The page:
Milestone for DsiRNA Therapeutic Follows Receipt of Orphan Drug Designation in US and EU
"Dosing of our first patient with PH1 is an important milestone for
DCR-PH1, as it brings us a step closer to offering a potentially
meaningful therapeutic option to this underserved patient population,"
In patients with PH1, the liver over-produces oxalate, a metabolite that can accumulate throughout the body and particularly in the kidneys, often resulting in end-stage renal disease (ESRD) and the need for both kidney and liver transplants. DCR-PH1, the lead investigational product candidate in Dicerna's pipeline of therapies targeting rare diseases of the liver, is based on the Company's proprietary DsiRNA-EX technology. In a genetic mouse model of PH1, DCR-PH1 markedly knocked down HAO1, the gene transcript that encodes for the enzyme glycolate oxidase (GO), causing near normalization of oxalate levels. In preclinical models, DCR-PH1 also increased the excretion of glycolate, a metabolite that is the substrate of the GO enzyme, and as a result, a pharmacodynamic marker of effective knockdown.
"There is a significant unmet medical need for a treatment option for
patients with primary hyperoxaluria type 1, a devastating disease that
often causes early-onset renal failure," said
The DCR-PH1-101 clinical trial is testing single ascending doses of DCR-PH1 in patients who have a genetically confirmed diagnosis of PH1, 24-hour urine oxalate excretion ≥ 0.7 mmol per 1.73 m2 body surface area (BSA), and an estimated glomerular filtration rate (eGFR) of ≥ 40 mL/min/1.73 m2 BSA. Investigators will monitor patients for changes in urinary and plasma glycolate and oxalate, key efficacy markers in PH1. Once safety has been demonstrated with single doses, the trial will transition to a multi-dose study that will include a pharmacokinetic analysis to identify an appropriate dose for future studies of DCR-PH1.
"The successful dosing of the first patient in the DCR-PH1-101 trial is
a major event in the clinical development program for this promising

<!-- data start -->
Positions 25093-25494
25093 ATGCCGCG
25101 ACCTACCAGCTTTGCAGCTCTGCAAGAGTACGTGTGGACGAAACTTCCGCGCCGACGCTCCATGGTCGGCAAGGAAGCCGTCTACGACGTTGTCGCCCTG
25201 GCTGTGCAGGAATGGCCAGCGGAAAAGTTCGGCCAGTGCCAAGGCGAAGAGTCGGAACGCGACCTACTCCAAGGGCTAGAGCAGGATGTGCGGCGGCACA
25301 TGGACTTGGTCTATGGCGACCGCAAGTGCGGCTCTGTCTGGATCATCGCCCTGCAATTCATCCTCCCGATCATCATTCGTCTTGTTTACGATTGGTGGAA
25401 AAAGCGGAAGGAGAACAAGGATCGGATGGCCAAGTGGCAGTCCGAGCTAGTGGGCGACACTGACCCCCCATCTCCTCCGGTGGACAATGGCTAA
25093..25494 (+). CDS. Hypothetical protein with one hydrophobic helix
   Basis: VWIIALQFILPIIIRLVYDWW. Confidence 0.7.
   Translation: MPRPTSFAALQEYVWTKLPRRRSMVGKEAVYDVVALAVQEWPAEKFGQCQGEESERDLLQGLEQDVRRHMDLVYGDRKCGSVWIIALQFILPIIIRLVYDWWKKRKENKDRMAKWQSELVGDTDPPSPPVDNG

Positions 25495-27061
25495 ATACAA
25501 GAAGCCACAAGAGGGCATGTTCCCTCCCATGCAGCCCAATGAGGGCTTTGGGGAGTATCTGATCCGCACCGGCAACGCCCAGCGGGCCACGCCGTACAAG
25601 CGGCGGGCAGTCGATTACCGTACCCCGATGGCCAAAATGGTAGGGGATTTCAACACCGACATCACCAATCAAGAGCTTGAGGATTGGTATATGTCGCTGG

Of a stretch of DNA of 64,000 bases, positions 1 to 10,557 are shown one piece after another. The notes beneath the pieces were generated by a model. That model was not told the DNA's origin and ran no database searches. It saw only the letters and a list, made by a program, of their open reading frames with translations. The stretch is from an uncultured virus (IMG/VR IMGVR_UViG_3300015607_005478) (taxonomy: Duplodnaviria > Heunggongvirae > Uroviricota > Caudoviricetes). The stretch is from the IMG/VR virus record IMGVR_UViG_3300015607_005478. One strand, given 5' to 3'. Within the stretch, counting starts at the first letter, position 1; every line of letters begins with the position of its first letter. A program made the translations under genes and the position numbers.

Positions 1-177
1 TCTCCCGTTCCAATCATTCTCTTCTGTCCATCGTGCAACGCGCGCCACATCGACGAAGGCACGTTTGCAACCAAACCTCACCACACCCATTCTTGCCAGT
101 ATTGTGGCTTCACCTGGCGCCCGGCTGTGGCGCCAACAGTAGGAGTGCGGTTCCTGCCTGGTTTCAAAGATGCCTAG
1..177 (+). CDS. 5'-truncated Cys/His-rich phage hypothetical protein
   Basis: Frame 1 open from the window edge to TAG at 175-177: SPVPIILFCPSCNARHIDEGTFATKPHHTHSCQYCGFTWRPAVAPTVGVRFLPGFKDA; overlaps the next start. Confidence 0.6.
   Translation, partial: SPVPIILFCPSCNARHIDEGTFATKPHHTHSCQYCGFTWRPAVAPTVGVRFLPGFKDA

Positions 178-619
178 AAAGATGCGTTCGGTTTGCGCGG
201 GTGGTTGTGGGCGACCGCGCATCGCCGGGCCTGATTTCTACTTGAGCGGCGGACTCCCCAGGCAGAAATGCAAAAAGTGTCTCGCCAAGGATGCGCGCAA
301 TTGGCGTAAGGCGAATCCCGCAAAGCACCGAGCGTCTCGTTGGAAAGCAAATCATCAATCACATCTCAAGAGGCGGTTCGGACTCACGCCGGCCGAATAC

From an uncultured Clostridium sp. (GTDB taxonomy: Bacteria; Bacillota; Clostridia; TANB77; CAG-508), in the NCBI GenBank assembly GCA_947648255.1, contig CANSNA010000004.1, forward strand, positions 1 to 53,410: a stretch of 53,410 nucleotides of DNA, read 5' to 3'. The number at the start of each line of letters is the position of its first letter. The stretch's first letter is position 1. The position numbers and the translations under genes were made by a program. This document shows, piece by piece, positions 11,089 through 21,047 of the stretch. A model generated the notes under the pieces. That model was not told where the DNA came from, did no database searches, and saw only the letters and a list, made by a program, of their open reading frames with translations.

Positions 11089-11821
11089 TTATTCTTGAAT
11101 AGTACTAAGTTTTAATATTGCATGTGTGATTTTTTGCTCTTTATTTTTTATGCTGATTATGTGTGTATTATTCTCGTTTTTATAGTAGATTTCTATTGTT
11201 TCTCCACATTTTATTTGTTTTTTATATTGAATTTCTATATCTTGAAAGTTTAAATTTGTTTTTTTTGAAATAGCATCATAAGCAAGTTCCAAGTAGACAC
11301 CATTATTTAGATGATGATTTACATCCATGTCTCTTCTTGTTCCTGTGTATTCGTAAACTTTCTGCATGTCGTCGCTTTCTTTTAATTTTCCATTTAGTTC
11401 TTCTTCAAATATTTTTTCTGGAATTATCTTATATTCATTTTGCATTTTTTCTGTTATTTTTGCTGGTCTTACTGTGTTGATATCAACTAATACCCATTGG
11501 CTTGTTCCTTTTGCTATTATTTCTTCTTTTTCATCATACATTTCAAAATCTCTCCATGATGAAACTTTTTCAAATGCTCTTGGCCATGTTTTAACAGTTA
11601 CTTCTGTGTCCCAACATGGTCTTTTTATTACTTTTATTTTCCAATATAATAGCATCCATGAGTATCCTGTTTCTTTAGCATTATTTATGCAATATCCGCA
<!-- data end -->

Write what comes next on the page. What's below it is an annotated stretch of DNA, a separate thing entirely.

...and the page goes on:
product candidate," commented
DCR-PH1 is being developed by Dicerna for the treatment of PH1 by addressing its pathology through the targeting and destruction of the messenger RNA (mRNA) produced by the HAO1 gene. HAO1 encodes glycolate oxidase (GO), an upstream enzyme involved in the production of oxalate, the mediator of pathogenesis and progression of PH1. Preclinical studies have shown that DCR PH1 inhibited HAO1 and significantly increased levels of glycolate and reduced levels of urinary oxalate.
DCR-PH1 incorporates small interfering RNA (siRNA) formulated in a
proprietary lipid nanoparticle (LNP) technology that is being
investigated as a system for efficient delivery to the liver after
intravenous (IV) administration. Dicerna obtained rights to this
delivery technology through a licensing agreement with Arbutus
Biopharma Corporation, formerly known as
About Primary Hyperoxaluria Type 1 (PH1)
PH1 is a severe, rare, genetic liver disorder that causes excess oxalate production due to mutations in the AGXT gene, which encodes for the liver enzyme alanine:glyoxylate-aminotransferase (AGT).1 In patients with PH1, the kidneys are unable to eliminate the large amount of oxalate that is produced, and the accumulation of oxalate can result in severe damage to the kidneys and other organs. Currently, there are no approved therapies for the treatment of PH1 in the US.
Patients with PH1 often undergo both liver and kidney transplants, which are major surgical procedures, and subsequently must take immunosuppressant drugs for the rest of their lives. Patients with decreased renal function may also experience oxalosis, which involves a build-up of oxalate in other organs such as the bone, skin, heart, and retina, possibly causing other concomitant, debilitating complications.
The estimated genetic prevalence of PH1 is 1 in 151,887, which suggests more than 5,000 patients in the US and EU have the disease.2 The median age at the first appearance of symptoms is 5.8 years.3 The median age at diagnosis is between 4.2 and 11.5 years, depending on whether nephrocalcinosis (calcification in the renal parenchyma, the functional part of the kidney) is present.4 Fifty percent of patients with PH1 reach end-stage renal disease (ESRD) by their mid-30s.5
Cautionary Note on Forward-Looking Statements
This press release includes forward-looking statements. Such
forward-looking statements are subject to risks and uncertainties that
could cause actual results to differ materially from those expressed or
implied in such statements. DsiRNA-EX Conjugate-mediated delivery
technology is in preclinical development, and the process by which a
preclinical technology could potentially lead to an approved product is
long and subject to significant risks and uncertainties. Applicable
risks and uncertainties include those relating to our preclinical and
clinical research and other risks identified under the heading "Risk
Factors" included in our most recent Form 10-K filing and in other
future filings with the
1. Cochat, P, Rumsby, G. Primary hyperoxaluria.
2. Hopp, K, Cogal, A, Bergstralh, E, et al. Phenotype-genotype
correlations and estimated carrier frequencies of primary hyperoxaluria.
3. van der Hoeven SM, van Woerden CS, Groothoff JW. Primary hyperoxaluria type 1, a too often missed diagnosis and potentially treatable cause of end-stage renal disease in adults: results of the Dutch cohort. Nephrology, Dialysis, Transplantation 2012; 27(10):3855-3862.
4. Tang X, Bergstrath EJ, Mehta RA, Vrtiska TJ, Milliner DS, Lieske JC.
Nephrocalcinosis is a risk factor for kidney failure in primary
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